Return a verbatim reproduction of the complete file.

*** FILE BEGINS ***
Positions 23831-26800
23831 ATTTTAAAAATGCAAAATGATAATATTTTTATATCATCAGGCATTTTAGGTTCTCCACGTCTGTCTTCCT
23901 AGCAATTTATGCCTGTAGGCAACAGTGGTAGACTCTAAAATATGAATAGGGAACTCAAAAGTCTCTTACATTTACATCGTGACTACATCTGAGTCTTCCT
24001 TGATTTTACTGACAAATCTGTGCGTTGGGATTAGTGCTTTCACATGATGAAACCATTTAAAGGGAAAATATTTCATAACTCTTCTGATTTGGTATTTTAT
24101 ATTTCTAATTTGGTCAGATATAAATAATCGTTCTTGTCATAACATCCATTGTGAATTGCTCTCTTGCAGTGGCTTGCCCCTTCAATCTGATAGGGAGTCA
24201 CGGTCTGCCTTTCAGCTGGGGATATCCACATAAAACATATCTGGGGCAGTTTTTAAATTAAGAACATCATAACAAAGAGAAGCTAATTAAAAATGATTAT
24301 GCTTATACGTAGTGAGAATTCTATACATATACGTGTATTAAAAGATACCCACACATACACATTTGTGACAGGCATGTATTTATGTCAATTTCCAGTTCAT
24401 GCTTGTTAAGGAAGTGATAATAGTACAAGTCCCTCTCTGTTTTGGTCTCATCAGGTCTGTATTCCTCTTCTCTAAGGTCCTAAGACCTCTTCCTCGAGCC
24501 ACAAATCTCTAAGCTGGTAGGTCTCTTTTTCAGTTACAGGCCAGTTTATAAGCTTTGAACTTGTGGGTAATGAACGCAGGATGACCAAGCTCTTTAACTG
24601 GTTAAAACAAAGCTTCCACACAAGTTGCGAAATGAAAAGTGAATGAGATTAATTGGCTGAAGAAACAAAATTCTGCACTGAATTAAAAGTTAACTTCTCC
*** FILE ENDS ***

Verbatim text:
Positions 23831-26800
23831 ATTTTAAAAATGCAAAATGATAATATTTTTATATCATCAGGCATTTTAGGTTCTCCACGTCTGTCTTCCT
23901 AGCAATTTATGCCTGTAGGCAACAGTGGTAGACTCTAAAATATGAATAGGGAACTCAAAAGTCTCTTACATTTACATCGTGACTACATCTGAGTCTTCCT
24001 TGATTTTACTGACAAATCTGTGCGTTGGGATTAGTGCTTTCACATGATGAAACCATTTAAAGGGAAAATATTTCATAACTCTTCTGATTTGGTATTTTAT
24101 ATTTCTAATTTGGTCAGATATAAATAATCGTTCTTGTCATAACATCCATTGTGAATTGCTCTCTTGCAGTGGCTTGCCCCTTCAATCTGATAGGGAGTCA
24201 CGGTCTGCCTTTCAGCTGGGGATATCCACATAAAACATATCTGGGGCAGTTTTTAAATTAAGAACATCATAACAAAGAGAAGCTAATTAAAAATGATTAT
24301 GCTTATACGTAGTGAGAATTCTATACATATACGTGTATTAAAAGATACCCACACATACACATTTGTGACAGGCATGTATTTATGTCAATTTCCAGTTCAT
24401 GCTTGTTAAGGAAGTGATAATAGTACAAGTCCCTCTCTGTTTTGGTCTCATCAGGTCTGTATTCCTCTTCTCTAAGGTCCTAAGACCTCTTCCTCGAGCC
24501 ACAAATCTCTAAGCTGGTAGGTCTCTTTTTCAGTTACAGGCCAGTTTATAAGCTTTGAACTTGTGGGTAATGAACGCAGGATGACCAAGCTCTTTAACTG
24601 GTTAAAACAAAGCTTCCACACAAGTTGCGAAATGAAAAGTGAATGAGATTAATTGGCTGAAGAAACAAAATTCTGCACTGAATTAAAAGTTAACTTCTCC